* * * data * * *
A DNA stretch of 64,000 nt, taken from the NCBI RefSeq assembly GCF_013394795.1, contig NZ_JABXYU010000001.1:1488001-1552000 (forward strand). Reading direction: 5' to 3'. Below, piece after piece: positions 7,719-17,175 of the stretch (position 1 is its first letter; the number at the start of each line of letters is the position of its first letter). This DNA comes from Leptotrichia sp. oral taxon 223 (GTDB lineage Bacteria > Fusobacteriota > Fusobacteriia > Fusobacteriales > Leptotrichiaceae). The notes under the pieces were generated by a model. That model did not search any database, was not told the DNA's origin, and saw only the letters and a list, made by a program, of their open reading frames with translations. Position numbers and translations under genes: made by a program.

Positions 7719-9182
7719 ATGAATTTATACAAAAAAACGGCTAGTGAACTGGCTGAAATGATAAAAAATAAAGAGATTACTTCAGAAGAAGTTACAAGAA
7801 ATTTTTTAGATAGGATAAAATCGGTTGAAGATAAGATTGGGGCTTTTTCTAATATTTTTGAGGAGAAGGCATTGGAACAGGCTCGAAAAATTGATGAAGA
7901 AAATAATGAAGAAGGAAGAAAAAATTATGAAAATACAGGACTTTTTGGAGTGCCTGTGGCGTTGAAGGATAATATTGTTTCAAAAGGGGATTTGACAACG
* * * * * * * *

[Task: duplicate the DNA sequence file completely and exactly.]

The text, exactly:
A DNA stretch of 64,000 nt, taken from the NCBI RefSeq assembly GCF_013394795.1, contig NZ_JABXYU010000001.1:1488001-1552000 (forward strand). Reading direction: 5' to 3'. Below, piece after piece: positions 7,719-17,175 of the stretch (position 1 is its first letter; the number at the start of each line of letters is the position of its first letter). This DNA comes from Leptotrichia sp. oral taxon 223 (GTDB lineage Bacteria > Fusobacteriota > Fusobacteriia > Fusobacteriales > Leptotrichiaceae). The notes under the pieces were generated by a model. That model did not search any database, was not told the DNA's origin, and saw only the letters and a list, made by a program, of their open reading frames with translations. Position numbers and translations under genes: made by a program.

Positions 7719-9182
7719 ATGAATTTATACAAAAAAACGGCTAGTGAACTGGCTGAAATGATAAAAAATAAAGAGATTACTTCAGAAGAAGTTACAAGAA
7801 ATTTTTTAGATAGGATAAAATCGGTTGAAGATAAGATTGGGGCTTTTTCTAATATTTTTGAGGAGAAGGCATTGGAACAGGCTCGAAAAATTGATGAAGA
7901 AAATAATGAAGAAGGAAGAAAAAATTATGAAAATACAGGACTTTTTGGAGTGCCTGTGGCGTTGAAGGATAATATTGTTTCAAAAGGGGATTTGACAACG